One of the aspects of my life for which I will always be most grateful, I am sure, until the end of my days, is that I was able to be a pastor while my dad was also still being a pastor. One of the things I will miss most about him is traveling with him to meetings we both needed to attend, to conferences that we both were required to go to, and to enrichment activities that we both desired to be a part of. Just this past winter, I know I scared him when I was late to our Mid-Winter Clergy Convocation with Maggie, the baby. When I arrived, so many other ministers came to me and said how worried he'd been that I wasn't there yet. I felt badly that I had worried him; nothing at all had happened, besides my taking a lackadaisical approach to getting to the conference.
Whenever we'd be book shopping together, he'd often say, "Don't buy that one; I have it. You'll get it when I die." I would always half roll my eyes and half dread that inheritance, and now it is here.
I drove home from my parents' house today with at least four boxes of books, packed and overflowing, that will go directly to my office at church and greatly enhance my bookshelves. Niebuhr, Brueggeman, Nouwen, Craddock, Dorothy Bass, Anthony Robinson, C.S. Lewis.
The thrill of having these books is obviously dampened, however. I would give anything to have my dad instead of these books.
The morning that he died, as I knelt beside the hospital bed with my head resting on his lifeless chest and arm, I remember thinking, "I would give you anything. My blood, my bones, my platelets, my marrow, my organs. Anything, to have you back, to have you living."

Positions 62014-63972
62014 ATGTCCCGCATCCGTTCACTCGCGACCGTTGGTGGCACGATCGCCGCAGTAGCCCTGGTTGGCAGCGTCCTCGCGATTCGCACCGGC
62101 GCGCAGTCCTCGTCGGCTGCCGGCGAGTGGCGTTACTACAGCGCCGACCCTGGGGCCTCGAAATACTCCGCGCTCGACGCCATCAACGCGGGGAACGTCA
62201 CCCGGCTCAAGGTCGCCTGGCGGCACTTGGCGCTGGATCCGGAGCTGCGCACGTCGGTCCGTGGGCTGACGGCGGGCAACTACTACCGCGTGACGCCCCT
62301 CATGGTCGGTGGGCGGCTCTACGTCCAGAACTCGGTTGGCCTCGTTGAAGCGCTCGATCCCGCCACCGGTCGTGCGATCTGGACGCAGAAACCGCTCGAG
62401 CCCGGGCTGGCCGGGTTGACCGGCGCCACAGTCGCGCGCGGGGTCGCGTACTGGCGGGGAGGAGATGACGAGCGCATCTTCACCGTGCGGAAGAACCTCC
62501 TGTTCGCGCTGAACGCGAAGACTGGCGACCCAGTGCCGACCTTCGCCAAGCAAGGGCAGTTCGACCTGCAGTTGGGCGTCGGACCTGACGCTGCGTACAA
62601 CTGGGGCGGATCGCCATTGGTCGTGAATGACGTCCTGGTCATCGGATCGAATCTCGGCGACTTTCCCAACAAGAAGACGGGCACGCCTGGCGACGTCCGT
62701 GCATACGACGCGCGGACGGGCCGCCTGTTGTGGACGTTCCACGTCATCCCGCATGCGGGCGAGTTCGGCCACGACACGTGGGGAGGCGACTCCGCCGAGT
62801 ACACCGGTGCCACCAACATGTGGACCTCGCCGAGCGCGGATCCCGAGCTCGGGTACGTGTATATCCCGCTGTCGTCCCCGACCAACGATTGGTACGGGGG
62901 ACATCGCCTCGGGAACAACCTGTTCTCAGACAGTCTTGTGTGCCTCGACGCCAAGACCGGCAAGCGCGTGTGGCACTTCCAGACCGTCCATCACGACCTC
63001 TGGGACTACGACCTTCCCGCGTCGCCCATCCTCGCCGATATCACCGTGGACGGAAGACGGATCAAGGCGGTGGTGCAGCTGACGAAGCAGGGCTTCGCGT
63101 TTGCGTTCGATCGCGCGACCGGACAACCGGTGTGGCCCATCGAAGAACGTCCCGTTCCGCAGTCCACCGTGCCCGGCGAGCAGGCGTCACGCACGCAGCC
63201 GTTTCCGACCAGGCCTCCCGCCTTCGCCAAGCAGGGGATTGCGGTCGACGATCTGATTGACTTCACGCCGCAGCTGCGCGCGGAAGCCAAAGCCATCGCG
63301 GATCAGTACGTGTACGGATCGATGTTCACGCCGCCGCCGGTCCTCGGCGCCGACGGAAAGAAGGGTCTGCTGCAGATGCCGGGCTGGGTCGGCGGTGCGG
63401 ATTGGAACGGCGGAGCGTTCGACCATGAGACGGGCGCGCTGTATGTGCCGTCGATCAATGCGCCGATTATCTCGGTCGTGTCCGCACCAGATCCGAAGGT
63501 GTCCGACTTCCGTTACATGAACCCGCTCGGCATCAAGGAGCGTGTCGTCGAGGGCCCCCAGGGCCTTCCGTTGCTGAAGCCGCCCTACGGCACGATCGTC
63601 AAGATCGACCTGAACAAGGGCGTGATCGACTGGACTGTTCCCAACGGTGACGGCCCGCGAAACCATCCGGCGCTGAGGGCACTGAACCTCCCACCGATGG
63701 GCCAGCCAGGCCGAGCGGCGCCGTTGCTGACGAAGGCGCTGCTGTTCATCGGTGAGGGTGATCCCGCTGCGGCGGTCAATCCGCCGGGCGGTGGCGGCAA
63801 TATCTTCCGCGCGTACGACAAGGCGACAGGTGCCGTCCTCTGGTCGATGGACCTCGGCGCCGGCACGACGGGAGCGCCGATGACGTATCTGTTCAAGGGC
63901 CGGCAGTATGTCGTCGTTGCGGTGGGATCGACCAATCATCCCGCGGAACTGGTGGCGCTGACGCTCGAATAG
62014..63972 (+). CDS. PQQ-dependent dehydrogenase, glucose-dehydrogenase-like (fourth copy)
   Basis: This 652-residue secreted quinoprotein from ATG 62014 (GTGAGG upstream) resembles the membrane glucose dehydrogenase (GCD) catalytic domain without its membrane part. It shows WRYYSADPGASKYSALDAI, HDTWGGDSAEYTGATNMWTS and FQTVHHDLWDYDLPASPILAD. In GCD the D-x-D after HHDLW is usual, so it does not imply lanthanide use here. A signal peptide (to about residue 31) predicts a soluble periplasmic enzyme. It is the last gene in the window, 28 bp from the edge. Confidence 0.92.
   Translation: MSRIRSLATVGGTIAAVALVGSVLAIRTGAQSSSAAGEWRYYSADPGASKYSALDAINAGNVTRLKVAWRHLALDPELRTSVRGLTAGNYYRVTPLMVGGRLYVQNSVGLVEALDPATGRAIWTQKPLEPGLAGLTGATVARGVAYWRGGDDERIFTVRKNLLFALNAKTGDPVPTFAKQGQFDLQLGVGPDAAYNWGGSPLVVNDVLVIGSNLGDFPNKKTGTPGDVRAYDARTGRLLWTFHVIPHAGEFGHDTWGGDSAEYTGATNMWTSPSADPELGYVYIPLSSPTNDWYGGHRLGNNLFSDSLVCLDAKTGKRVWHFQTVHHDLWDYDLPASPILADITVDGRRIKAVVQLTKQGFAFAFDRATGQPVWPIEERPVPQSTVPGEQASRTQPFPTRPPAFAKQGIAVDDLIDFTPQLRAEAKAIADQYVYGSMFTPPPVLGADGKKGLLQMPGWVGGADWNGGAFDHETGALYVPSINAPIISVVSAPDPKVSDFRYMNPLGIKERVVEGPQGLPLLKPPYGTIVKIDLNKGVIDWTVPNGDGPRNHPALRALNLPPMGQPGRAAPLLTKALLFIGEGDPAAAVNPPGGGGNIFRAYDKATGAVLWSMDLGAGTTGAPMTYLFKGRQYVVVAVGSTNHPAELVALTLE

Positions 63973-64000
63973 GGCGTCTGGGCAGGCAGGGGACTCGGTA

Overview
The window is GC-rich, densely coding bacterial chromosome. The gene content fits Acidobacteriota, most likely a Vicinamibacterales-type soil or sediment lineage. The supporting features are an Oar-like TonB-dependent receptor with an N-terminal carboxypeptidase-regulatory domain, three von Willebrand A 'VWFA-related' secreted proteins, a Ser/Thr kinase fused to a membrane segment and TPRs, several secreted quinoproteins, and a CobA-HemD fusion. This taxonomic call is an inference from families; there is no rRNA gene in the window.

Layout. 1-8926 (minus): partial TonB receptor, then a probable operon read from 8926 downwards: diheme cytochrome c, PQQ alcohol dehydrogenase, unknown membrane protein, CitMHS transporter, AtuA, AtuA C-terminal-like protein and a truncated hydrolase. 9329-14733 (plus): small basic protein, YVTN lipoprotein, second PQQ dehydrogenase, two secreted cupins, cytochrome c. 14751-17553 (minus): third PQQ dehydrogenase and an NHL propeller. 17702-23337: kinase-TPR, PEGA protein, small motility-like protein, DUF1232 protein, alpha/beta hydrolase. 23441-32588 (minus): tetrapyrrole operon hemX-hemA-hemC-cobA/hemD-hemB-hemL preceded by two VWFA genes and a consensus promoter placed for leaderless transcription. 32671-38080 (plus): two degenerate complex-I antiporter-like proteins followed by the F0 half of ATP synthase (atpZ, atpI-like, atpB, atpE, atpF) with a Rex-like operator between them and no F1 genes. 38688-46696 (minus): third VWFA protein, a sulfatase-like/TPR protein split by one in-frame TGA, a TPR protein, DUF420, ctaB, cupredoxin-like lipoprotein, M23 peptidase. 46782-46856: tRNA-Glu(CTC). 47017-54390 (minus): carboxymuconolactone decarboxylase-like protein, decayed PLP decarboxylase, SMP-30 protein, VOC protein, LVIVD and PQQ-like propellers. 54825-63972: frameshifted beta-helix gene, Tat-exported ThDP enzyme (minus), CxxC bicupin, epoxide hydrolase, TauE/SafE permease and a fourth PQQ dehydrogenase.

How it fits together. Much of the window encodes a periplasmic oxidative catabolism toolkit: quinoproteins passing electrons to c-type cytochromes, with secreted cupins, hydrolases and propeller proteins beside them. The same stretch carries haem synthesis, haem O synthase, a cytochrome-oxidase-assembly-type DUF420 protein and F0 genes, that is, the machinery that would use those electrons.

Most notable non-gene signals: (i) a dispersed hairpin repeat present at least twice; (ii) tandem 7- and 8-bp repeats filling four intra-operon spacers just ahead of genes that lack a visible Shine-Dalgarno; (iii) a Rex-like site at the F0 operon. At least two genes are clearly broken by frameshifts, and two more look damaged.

Obviously, I can't give those things. It wouldn't have worked. He wasn't even close to the time when a bone marrow transplant could have been possible, and even if he'd been close, his death voided that possibility.
When I read these books, I will never cease to think of him. I'm grateful that he was the type of reader who marked up the text, so perhaps there will be times when it feels like we're reading together, and I'll have some insight into what was meaningful to him from his notes in the margins.
People tell me that at some point perhaps I'll feel him all around me. Someone told me that after her husband died, she really did discover that there is just a veil between here and eternity, or at least to the spirit-world. I hope to have that encounter. I've had glimmers here and there; times when I have thought perhaps I felt a presence, a comfort, a warmth. But I don't want to be imagining it, to just be wishing it into being because I so long for it.
However, I do believe that even though I would rather have my dad than the books right now, the books will be a gift. They will be a legacy, a link to the vocation both of us so love(d). Thank you, Daddy, for the wonderful books, and for all that you were, all that you desired to be, that is part of this library that is now mine.